AIDS activists also joined in the protest, calling on the broke government to maintain anti-HIV drugs programs.  One in every four people in Swaziland lives with HIV, making it the world’s highest infection rate.  Davison Mudzingwa, FSRN.

Pro-democracy group says Syrian protesters being disappeared

As crackdowns on anti-government protesters continue in Syria, the pro-democracy group Avaaz says nearly 3000 people have been disappeared in the country since March. The group says they have been taken into custody by security forces and are being held in secret jails. Avaaz has launched a petition drive calling on international leaders to investigate the disappearances.

FAA standoff continues in DC

The standoff continues in Washington over funding for the Federal Aviation Administration.  The agency was forced to shutter itself last weekend after Congress failed to approve reauthorization funding.  About 4000 FAA workers have been furloughed. Today, Transportation Secretary Ray LaHood spoke at the White House.  He said the FAA shut down has also put thousands of airport construction workers across the country out of work.

“One of the highest unemployment segments in the country is in the construction area, in the building trades.  And for all of my friends on Capitol Hill who give speeches every day about jobs, the importance of jobs, putting people to work.  This is not the time to be laying off 70,000 construction workers.”

As part of the shut-down, the FAA is not currently collecting airline ticket taxes.  But consumers are not seeing any discounts because airlines have raised their prices.

“They’re collecting this money.  And it’s going to their bottom line.  And I think that is not right.”

LaHood called on Congress to put aside their own egos and agendas and come back to the negotiating table.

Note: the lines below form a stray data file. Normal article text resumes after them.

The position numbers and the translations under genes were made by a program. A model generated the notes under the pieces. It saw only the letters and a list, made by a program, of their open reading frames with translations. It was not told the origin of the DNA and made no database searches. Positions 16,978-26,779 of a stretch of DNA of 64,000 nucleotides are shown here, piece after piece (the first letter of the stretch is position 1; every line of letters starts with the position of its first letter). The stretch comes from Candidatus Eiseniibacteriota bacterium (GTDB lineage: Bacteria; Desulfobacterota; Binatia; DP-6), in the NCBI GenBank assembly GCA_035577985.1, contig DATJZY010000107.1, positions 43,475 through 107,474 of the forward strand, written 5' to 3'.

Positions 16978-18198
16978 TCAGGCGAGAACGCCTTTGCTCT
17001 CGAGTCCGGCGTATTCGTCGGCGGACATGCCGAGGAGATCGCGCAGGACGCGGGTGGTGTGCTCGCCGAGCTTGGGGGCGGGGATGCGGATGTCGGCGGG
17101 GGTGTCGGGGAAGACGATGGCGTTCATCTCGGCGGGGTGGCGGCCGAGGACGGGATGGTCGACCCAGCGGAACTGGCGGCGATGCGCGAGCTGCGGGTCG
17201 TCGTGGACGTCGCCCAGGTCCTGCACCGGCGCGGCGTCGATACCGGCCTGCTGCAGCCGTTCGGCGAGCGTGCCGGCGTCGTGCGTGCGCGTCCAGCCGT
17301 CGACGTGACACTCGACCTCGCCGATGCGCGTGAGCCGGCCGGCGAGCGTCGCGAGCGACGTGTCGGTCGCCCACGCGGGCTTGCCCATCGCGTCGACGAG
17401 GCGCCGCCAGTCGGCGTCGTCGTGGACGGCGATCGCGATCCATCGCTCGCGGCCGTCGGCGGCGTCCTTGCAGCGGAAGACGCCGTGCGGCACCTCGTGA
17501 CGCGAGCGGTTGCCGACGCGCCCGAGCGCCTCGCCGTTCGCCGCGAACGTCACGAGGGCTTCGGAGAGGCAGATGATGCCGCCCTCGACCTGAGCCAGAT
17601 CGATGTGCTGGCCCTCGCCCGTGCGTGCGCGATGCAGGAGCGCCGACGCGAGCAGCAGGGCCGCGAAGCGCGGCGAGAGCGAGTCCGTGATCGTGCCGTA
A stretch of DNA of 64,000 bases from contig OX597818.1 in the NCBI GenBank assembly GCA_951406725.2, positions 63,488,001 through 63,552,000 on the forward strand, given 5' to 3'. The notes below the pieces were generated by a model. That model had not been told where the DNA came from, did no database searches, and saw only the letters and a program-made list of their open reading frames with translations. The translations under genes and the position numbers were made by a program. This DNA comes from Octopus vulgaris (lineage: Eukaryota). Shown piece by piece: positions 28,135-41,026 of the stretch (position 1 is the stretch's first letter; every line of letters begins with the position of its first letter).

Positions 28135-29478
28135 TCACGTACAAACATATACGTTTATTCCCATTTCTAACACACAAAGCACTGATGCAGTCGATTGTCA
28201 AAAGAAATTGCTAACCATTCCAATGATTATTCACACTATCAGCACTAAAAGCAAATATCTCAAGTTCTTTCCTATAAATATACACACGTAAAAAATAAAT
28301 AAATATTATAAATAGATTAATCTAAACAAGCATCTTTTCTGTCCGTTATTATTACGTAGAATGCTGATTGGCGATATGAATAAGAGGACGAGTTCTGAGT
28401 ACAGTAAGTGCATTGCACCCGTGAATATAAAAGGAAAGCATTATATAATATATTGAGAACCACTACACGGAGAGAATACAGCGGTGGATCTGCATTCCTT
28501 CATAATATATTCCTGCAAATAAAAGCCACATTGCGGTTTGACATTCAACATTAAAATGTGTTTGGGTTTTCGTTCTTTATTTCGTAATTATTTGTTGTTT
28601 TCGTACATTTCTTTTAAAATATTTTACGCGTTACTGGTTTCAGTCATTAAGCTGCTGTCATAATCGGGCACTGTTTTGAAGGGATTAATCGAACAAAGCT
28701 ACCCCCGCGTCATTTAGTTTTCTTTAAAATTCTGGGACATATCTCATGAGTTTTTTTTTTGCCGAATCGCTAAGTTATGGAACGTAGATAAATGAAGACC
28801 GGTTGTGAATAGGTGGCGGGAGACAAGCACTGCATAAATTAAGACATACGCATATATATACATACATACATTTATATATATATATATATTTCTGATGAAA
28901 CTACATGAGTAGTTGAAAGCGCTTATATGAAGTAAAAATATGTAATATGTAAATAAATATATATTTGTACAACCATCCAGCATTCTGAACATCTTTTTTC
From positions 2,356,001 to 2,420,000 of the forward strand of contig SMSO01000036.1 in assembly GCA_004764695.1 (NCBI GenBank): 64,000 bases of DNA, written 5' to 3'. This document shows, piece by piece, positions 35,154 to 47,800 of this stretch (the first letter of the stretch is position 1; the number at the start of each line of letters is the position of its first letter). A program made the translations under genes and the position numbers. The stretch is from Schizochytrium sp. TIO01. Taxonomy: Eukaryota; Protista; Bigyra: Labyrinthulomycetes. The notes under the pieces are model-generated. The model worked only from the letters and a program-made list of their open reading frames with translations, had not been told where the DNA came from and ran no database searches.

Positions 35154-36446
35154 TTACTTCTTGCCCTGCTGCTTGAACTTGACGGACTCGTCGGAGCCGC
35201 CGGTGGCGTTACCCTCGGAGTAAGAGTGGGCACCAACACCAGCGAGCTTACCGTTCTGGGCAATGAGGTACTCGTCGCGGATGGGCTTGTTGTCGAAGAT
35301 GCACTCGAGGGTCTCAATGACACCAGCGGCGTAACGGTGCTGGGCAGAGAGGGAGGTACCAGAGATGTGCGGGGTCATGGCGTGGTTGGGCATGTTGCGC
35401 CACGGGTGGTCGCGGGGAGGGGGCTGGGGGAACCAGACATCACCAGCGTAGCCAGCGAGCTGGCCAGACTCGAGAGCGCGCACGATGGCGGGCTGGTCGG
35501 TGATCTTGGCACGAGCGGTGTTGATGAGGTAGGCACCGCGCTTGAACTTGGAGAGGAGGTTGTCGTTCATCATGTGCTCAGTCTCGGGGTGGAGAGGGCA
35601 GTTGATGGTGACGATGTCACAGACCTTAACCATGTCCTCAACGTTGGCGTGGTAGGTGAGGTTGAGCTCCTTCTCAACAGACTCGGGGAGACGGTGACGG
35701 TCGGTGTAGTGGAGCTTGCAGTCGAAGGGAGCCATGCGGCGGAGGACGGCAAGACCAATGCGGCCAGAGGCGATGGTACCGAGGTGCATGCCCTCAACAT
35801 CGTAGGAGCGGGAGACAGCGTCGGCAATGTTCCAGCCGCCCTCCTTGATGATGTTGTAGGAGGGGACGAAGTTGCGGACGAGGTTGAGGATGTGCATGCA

US lawmakers urge the President to take action on the Keystone XL tar sands pipeline

The US House passed legislation this week to speed up the approval of a massive pipeline intended to move oil from Canada to the Gulf of Mexico. Matt Laslo has the story from Washington.

Haiti’s government says last month there were 1000 new cases of cholera every day

Haiti is struggling to deal with a large rise in the number of new cases of cholera infections. The Health Ministry says there were 1000 new cases of the disease each day last month. In  line with those figures, the non-profit medical organization Partners in Health, says their cholera clinics treated nearly 4,000 people in April, but in June, that number almost quadrupled to more than 14,000 patients. Since the outbreak started last October, the Haitian government says 6000 people have died and more than 350,000 have been infected. For more we spoke with Cate Oswald who co-ordinates the Partners in Health clinics in Haiti.

Bedouins in Israel’s Negev desert mark the first anniversary of the demolition of the village of al-Araqib

More than 100 Bedouin citizens of Israel, and their Israeli and international supporters, marched along a major highway in the Negev desert on Wednesday. The event marked the one-year anniversary of the first demolition of the Bedouin village of al-Araqib. FSRN’s Jillian Kestler-D’Amours has more.

Demonstrators protest at the White House calling for immigration reform

On Tuesday, demonstrators gathered in front the White House to protest the lack of immigration reform and current policies that deport undocumented students and break apart families. The Real News Network’s David Dougherty reports.

While immigrants in the US push officials for reform, across the globe the Australian and Malaysian governments signed an immigration deal earlier this week that will see Malaysia take 800 asylum seekers who have arrived in Australia, in exchange for Australia accepting 4,000 of Malaysia’s processed refugees.  FSRN is following this story and the growing backlash to the deal, and next week, in a two part series, we’ll take a closer look at that agreement and Australia’s immigration policy where refugees who arrive by boat are automatically interred in detention centers.